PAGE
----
Caudwell Mill is a water-driven flour mill near the hamlet of Rowsley, part of the Peak District National Park, in the centre of England. It’s been around for hundreds of years as a working mill, although now it’s more of a tourist attraction and somewhere pleasant to go on a quiet Sunday afternoon. There are a few stone buildings where artisans create decorative ironwork and glass sculptures, and a rustic cafe and gift shop. It isn’t an especially photogenic place. Masson Mill in another part of the National Park ticks all the boxes if that’s what you’re looking for. Caudwell Mill is, however, a perfect place to find the unexpected.
The thrill of chasing Unconsidered Trifles is the absolute delight in finding the most unlikely things to photograph and revealing the poetry within. A few other visitors might have been slightly less impressed with my idea of the thrill of it all. I blocked routes over styles whilst spending an age snapping up images of the top of fence posts.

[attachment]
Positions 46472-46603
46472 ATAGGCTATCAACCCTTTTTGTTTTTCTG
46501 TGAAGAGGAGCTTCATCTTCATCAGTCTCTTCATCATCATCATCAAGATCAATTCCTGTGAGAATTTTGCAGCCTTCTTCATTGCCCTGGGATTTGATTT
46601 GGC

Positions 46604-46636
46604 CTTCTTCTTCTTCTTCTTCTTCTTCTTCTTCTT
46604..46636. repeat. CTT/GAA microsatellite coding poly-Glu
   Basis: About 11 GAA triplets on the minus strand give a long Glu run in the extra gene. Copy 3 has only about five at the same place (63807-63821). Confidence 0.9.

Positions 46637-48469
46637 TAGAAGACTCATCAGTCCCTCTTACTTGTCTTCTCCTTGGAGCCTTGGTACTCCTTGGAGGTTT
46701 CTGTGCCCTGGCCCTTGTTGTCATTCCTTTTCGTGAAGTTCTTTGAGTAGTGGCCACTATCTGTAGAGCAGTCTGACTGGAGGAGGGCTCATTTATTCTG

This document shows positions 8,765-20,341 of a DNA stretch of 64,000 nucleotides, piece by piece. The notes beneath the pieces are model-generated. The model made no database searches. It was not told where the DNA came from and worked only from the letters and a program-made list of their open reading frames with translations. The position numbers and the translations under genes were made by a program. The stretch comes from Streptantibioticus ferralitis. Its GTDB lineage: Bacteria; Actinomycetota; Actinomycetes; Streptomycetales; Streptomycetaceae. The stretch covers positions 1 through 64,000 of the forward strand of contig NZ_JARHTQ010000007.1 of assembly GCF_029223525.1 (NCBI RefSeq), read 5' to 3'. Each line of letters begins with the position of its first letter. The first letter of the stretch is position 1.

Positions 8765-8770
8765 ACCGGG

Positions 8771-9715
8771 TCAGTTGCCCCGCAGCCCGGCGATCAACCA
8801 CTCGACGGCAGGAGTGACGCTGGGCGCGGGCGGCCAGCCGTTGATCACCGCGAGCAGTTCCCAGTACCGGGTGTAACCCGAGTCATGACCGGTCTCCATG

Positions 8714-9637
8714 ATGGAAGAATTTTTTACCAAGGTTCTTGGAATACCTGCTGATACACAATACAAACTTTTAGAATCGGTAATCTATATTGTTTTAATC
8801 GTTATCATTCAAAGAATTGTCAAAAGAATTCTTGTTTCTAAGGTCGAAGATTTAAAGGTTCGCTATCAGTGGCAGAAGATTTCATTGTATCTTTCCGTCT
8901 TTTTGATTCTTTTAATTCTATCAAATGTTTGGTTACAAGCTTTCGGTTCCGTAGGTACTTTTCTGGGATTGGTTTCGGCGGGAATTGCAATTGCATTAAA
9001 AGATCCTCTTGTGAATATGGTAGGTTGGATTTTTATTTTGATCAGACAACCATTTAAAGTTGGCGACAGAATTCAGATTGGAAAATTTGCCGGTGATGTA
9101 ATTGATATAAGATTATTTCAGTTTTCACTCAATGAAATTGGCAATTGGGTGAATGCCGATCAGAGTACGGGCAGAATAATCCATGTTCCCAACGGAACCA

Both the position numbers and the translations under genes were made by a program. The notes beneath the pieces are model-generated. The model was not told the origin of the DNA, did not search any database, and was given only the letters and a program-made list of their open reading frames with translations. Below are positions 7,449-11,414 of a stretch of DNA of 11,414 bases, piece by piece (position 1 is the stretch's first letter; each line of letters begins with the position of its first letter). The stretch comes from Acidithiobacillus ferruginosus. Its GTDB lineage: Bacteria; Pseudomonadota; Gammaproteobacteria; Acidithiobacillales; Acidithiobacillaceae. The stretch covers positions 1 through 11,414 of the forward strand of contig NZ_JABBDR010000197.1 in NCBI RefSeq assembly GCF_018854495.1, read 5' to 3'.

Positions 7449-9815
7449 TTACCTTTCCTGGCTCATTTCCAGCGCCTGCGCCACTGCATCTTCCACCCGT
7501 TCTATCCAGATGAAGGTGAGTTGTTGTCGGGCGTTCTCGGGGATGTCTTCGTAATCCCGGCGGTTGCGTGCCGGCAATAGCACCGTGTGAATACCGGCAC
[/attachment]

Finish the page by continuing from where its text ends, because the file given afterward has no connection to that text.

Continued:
People patiently waited for me to get that image of the bark of a Silver Birch just right, so they could squeeze past over the narrow wooden bridge without tipping me into the mill stream.
I would turn from capturing a fascinating pattern, made from tree roots creeping up from the gravel path, to find a handful of gentle folk trying to work out just what on earth I was doing. A smile and soft hello as they walked past, the way you would speak to the mad or infirm.
You’ll find the results added to the Album A Celebration of Unconsidered Trifles, I hope you consider the inconvenience worthwhile.